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The esports industry has exploded in popularity over the past decade. But that growth is about more than just the games. Esports, just like their traditional cousins, appeal to our aspirational nature. Kids see a piece of themselves in the esports stars they admire. They can dream about life as a pro gamer—and they have role models proving that life is possible.
But if you want to succeed in the industry, you need skills that go beyond clicking buttons. You need social skills and good coaches. And a supportive family doesn’t hurt either. A panel at Pax Australia, “Turning passion into profession: How to establish a career in esports,” explored these issues—among several others—on TK date.
“Being a great esports player isn’t all about skill,” said Naithan Briffa, manager for the Melbourne Order esports team, which boasts teams in CS:GO and League of Legends. “You’ve got to be willing to listen and learn from coaches and other support staff who have a deep understanding of the game.”
That’s not all, however.
“You need to network and socialise,” Briffa said. “Without proper social skills and networking it will be very hard for you to find like-minded people and team mates. The great thing about Gfinity is that it brings like-minded people together.”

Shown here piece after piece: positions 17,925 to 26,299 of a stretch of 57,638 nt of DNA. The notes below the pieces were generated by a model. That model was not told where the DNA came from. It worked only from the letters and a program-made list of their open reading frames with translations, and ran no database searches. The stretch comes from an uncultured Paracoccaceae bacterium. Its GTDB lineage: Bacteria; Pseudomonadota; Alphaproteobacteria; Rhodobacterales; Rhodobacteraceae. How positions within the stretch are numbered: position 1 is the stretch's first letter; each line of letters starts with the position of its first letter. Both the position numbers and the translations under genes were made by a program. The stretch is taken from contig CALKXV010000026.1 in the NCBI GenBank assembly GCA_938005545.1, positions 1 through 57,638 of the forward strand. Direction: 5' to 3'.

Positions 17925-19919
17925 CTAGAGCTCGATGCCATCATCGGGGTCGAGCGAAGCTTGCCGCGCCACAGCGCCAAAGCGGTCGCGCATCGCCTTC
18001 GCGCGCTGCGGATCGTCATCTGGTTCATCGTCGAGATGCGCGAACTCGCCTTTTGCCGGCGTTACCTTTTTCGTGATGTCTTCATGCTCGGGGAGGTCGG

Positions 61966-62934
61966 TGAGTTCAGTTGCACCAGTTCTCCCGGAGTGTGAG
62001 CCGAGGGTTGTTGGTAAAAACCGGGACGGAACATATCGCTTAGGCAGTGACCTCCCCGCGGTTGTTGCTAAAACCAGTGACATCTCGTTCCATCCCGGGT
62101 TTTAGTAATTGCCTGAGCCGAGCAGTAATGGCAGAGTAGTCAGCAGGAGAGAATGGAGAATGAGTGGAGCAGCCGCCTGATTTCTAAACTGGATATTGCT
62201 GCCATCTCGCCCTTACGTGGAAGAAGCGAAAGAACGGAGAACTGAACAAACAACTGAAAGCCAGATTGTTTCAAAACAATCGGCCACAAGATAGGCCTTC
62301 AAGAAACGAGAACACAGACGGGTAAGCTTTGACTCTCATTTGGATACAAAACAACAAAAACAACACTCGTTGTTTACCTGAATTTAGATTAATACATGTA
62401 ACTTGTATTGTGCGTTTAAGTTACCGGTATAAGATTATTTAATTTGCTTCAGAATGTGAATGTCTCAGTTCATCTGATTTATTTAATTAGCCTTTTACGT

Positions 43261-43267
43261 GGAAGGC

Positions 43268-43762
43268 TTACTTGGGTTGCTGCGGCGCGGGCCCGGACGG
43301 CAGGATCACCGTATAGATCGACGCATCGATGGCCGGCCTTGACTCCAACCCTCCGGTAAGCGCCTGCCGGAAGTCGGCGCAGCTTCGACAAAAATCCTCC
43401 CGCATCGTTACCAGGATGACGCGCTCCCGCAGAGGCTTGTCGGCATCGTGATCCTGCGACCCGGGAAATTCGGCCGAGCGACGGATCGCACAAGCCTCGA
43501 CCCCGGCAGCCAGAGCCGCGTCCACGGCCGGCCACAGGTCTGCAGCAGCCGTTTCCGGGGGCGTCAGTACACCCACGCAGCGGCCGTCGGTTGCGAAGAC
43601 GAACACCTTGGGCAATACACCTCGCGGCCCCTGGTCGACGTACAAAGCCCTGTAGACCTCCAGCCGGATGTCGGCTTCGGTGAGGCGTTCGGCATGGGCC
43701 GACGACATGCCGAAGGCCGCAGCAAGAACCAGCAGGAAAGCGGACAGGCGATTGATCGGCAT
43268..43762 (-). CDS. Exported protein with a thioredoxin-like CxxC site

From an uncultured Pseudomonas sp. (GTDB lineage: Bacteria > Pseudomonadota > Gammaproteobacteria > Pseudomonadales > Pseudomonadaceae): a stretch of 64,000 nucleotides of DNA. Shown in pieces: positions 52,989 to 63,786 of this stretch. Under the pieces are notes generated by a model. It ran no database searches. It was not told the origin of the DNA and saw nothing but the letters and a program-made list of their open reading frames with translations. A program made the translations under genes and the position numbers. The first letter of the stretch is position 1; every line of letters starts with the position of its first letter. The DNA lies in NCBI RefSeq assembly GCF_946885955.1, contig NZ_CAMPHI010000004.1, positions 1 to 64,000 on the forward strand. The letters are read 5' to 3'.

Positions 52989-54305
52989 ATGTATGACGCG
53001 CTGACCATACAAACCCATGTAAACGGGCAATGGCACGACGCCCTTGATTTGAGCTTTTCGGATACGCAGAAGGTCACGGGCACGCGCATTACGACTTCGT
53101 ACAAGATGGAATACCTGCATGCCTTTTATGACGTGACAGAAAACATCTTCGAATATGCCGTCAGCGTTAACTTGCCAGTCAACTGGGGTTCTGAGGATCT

The panel also featured Ben Williams, the commercial director for Gfinity Australia, Frank Azor, co-founder and VP General Manager of Alienware, Stacia Grooby, social media and community manager for Gfinity Australia, and pro CS:GO player for Order, Jordan “Hatz” Bajic. Not surprisingly, there was a major focus on the Australian esports scene. And it’s important to remember that the Australian situation is unique.
“In Australia, there isn’t a clear pathway for an amateur to become a professional esports player,” Azor said. “Existing players tend to float between teams and new players rising up are rare. It’s important to focus on the grass roots level of esports because it will have a trickle effect on the level of competition for the whole scene.”
Of course, one thing worth remembering, as Grooby pointed out, is that a career in esports certainly doesn’t have to be as a player.
“The brilliant thing that a lot of people forget about esports is that in most ways, it’s structured just like any other industry,” Grooby said. “There are some esports unique roles such as game observers and league administration, but we also have accountants, lawyers, marketers, designers, sales reps, and more”
In fact, there’s no reason why you can’t build a successful career outside of esports and then transition into the industry.
“Don’t be afraid that if you get a job in a different industry you’ll never make it in esports,” Grooby said. “Skills and experience are important no matter where they’re gained, and as the industry continues to grow, so too will the job opportunities.”